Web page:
Contract manager skills

Contract managers play a crucial role in overseeing contracts and agreements within an organization. They ensure that contracts are executed properly, risks are minimized, and the terms are adhered to. Here are key skills and competencies for a contract manager:

1. Contract Law Knowledge: An in-depth understanding of contract law, including the ability to interpret and draft contracts, is essential for a contract manager. This includes knowledge of legal terms and contract clauses.

2. Negotiation Skills: Effective negotiation skills are vital for reaching mutually beneficial agreements with clients, suppliers, and partners. Contract managers need to negotiate terms and resolve disputes.

3. Risk Management: Assessing and mitigating risks within contracts is a core responsibility. Contract managers must identify potential risks and develop strategies to minimize them.

4. Attention to Detail: Contracts often involve complex language and terms. A keen eye for detail is necessary to ensure accuracy and compliance with legal and organizational requirements.

5. Communication Skills: Effective written and verbal communication is critical for drafting, reviewing, and explaining contract terms. Contract managers also need to communicate with various stakeholders.

6. Analytical Skills: Analyzing contracts, financial implications, and legal obligations requires strong analytical abilities. Contract managers must evaluate terms and conditions thoroughly.

7. Organizational Skills: Managing multiple contracts simultaneously can be challenging. Strong organizational skills are needed to keep track of contract deadlines, renewals, and obligations.

8. Financial Acumen: Understanding the financial aspects of contracts, such as pricing, payments, and penalties, is important for assessing the economic impact of agreements.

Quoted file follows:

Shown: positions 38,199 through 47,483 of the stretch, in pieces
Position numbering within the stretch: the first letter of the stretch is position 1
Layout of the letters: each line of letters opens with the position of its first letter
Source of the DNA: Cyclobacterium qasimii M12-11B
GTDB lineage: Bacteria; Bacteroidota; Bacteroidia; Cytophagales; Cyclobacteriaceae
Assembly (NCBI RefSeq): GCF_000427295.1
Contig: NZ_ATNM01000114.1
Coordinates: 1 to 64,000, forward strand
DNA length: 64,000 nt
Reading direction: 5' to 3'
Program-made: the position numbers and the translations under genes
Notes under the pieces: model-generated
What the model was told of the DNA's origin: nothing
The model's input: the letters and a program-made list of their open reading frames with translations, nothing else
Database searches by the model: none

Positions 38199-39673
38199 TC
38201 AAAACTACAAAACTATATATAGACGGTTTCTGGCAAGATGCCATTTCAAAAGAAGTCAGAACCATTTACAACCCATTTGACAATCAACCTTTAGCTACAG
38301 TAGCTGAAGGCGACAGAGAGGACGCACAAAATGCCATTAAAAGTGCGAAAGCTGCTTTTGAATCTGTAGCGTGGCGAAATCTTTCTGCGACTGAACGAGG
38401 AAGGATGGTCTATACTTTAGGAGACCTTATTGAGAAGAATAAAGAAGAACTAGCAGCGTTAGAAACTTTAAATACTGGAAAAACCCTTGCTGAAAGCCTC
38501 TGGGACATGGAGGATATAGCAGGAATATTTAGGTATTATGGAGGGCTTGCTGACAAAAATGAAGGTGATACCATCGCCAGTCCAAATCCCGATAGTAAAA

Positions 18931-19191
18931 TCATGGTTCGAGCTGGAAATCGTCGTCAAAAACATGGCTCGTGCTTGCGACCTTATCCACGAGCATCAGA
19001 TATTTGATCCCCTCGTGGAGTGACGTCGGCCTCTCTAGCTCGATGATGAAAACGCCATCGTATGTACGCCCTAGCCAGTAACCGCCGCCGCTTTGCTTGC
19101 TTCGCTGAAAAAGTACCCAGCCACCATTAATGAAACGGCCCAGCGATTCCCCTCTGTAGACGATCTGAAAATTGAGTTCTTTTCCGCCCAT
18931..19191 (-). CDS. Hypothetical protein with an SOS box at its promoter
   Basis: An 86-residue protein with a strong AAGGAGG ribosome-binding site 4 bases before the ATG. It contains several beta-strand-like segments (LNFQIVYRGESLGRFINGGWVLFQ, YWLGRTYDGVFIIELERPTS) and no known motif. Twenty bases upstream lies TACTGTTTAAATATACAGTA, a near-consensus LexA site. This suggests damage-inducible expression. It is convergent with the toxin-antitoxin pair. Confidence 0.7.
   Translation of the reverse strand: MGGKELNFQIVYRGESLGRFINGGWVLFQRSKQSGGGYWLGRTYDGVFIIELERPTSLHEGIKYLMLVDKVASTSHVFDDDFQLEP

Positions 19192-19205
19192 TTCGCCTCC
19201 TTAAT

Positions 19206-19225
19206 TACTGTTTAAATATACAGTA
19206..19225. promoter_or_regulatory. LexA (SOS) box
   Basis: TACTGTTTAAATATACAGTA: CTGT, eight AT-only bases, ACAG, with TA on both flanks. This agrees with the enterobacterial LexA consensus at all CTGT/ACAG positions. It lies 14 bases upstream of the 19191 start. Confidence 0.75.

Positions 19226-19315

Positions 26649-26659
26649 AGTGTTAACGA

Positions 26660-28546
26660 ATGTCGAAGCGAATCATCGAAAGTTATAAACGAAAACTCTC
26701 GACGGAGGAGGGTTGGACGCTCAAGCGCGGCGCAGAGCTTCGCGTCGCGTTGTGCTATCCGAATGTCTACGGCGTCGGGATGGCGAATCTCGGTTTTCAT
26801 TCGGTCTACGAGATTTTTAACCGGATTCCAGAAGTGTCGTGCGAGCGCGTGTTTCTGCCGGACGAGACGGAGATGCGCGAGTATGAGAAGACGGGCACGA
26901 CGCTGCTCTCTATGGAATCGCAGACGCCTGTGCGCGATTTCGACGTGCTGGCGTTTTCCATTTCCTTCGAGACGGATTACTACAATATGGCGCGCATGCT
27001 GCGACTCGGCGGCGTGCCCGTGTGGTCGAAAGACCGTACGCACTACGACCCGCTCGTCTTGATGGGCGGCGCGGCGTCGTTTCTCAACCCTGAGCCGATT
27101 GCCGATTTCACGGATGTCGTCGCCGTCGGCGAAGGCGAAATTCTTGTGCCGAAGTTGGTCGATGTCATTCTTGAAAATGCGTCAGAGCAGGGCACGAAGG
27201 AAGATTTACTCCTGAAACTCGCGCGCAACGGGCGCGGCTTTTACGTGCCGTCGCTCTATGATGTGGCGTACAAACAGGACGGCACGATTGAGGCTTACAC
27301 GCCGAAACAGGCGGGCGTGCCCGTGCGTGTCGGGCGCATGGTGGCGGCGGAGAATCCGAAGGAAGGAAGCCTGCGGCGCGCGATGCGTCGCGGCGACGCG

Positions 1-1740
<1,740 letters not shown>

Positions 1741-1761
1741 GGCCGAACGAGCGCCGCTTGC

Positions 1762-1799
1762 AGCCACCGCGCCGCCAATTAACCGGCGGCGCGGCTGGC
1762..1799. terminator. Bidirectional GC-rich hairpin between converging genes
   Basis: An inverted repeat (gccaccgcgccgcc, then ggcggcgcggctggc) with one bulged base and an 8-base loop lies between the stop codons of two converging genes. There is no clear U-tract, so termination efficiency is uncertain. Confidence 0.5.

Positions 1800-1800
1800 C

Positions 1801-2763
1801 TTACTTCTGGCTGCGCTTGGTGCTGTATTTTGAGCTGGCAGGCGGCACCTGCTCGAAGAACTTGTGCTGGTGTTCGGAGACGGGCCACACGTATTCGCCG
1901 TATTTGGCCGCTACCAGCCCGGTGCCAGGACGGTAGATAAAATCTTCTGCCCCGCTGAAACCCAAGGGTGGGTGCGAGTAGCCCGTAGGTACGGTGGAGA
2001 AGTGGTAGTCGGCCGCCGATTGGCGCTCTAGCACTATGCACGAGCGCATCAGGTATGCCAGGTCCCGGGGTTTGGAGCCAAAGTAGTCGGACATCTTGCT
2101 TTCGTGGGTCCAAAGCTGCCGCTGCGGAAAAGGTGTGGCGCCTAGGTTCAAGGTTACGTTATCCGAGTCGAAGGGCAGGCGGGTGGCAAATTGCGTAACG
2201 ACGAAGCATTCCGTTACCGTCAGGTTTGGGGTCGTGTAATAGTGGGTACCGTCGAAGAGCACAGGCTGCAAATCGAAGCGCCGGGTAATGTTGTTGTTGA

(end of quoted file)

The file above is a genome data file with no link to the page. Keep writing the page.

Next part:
9. Conflict Resolution: Disputes and conflicts can arise during contract execution. Contract managers should be skilled in conflict resolution and problem-solving.

10. Vendor Management: If the role involves dealing with vendors or suppliers, vendor management skills are crucial. This includes performance evaluation and relationship management.

11. Compliance and Ethics: Contract managers must ensure that contracts adhere to ethical standards and legal regulations. They should be knowledgeable about compliance requirements specific to their industry.

12. IT Proficiency: Familiarity with contract management software and other relevant tools can streamline contract administration and record-keeping.

13. Time Management: The ability to manage deadlines and prioritize tasks is essential for handling multiple contracts efficiently.

14. Adaptability: Contract managers often deal with changing regulations and market conditions. The ability to adapt to these changes and adjust contract terms as needed is valuable.

15. Business Acumen: Understanding the business and industry in which the organization operates is important for aligning contracts with broader business strategies.